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Five reasons Barcelona can win the Champions League

Ahead of the start of their 2016-17 Champions League campaign against Celtic on Tuesday, AFP Sports takes a look at five reasons Barcelona can conquer Europe for the sixth time:

Five reasons Barcelona can win the Champions League
Barça's Mathieu (C) celebrates a goal with Vidal (R) against Deportivo Alaves at Camp Nou stadium. Photo: Lluis Gene AFP

1. The 'MSN'   

Blessed with three South American maestros in Lionel Messi, Luis Suarez and Neymar, Barcelona possess the most potent attack in world football in the 'MSN'.

Suarez won the European golden boot last season with 59 goals, while Messi is the reigning World Player of the Year.  

Neymar, who finished third on the Ballon d'Or podium, has returned from Brazil with a gold medal in the Rio Olympics and appears even more settled in the Catalan capital after agreeing a new long-term contract with the club.  

On top of their individual qualities, the almost telepathic relationship between the three has made Barça an almost unbeatable force in the past two years with a combined 253 goals in leading Barça to back-to-back La Liga and Copa del Rey doubles.

2. Deeper squad  

Although Barça didn't continue down the Galactico route, they did spend wisely in the summer transfer market.  

Last season Luis Enrique's men ran out of steam in April, with elimination at the hands of Atletico Madrid in the Champions League quarter-finals part of four defeats in five games.

This year Enrique has a deeper and younger squad to call on having added a fourth quality forward in Valencia's Paco Alcacer to the signings of Andre Gomes, Samuel Umtiti, Lucas Digne, Denis Suarez and Jasper Cillessen.

3. No Club World Cup    

One of the major reasons why no side has managed to retain the Champions League since AC Milan 26 years ago is the tiredness caused by the travel involved mid-season for FIFA's Club World Cup jamboree.

Barça's heavy schedule was burdened by a trip to Japan at the end of 2015 where they beat River Plate in the final.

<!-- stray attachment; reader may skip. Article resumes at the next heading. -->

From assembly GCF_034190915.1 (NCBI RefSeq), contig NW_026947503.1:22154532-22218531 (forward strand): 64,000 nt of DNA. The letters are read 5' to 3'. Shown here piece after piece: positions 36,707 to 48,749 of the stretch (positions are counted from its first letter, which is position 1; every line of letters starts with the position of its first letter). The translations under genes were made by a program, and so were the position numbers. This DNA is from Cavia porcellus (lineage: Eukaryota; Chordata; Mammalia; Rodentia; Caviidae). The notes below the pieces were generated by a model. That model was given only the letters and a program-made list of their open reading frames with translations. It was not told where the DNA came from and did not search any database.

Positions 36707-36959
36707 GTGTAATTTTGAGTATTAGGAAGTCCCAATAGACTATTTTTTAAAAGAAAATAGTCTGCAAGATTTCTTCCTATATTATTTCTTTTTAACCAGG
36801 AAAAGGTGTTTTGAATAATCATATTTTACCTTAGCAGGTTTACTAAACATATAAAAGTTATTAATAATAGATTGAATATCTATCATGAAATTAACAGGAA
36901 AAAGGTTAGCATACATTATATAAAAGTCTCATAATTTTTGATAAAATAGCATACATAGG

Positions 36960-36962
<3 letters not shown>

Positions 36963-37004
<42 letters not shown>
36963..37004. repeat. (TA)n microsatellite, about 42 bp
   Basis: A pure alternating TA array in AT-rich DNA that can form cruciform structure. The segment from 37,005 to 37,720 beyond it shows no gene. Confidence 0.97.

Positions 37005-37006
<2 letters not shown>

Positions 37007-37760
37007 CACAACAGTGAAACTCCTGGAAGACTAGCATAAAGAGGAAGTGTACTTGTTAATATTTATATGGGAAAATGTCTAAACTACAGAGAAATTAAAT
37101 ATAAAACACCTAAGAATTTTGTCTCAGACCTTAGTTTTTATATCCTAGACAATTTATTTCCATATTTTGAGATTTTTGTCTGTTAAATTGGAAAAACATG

Although they did not suffer an immediate slump the accumulated fatigue took its toll in the final months of the season as they crashed out the Champions League and nearly gifted La Liga to Real Madrid.

4. A partner for Pique?  

In Umtiti, Barcelona may have found the defender they have been seeking for the best part of a decade.

Whilst Javier Mascherano has proved an able companion alongside Gerard Pique in Barcelona's Champions League wins in 2011 and 2015, the new signing from Lyon already looks like he could be the perfect companion for the Spaniard.

Umtiti is aggressive, quick, and often looking to combat danger high up the pitch which suits Barcelona's style and also allows Pique to focus on building the play from the back.

5. Goalkeeper debate settled

While Claudio Bravo and Marc-Andre ter Stegen's battle for position may have kept both goalkeepers continually on their toes, the division of labour also meant the German came into Champions League games cold for the past two seasons.

Bravo was the man in charge between the sticks in La Liga with Ter Stegen utilised in the Copa del Rey and in Europe.  

Now with Bravo sold to Manchester City, Ter Stegen is Barça's undoubted number one.

Signed for his incredible ball-playing ability, Ter Stegen set a La Liga record for number of passes completed against Athletic Bilbao two weeks ago and the understanding needed between him and the defence given his unique style will only improve with more game time.

By Kieran Canning

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FOOTBALL

Putellas becomes second Spanish footballer in history to win Ballon d’Or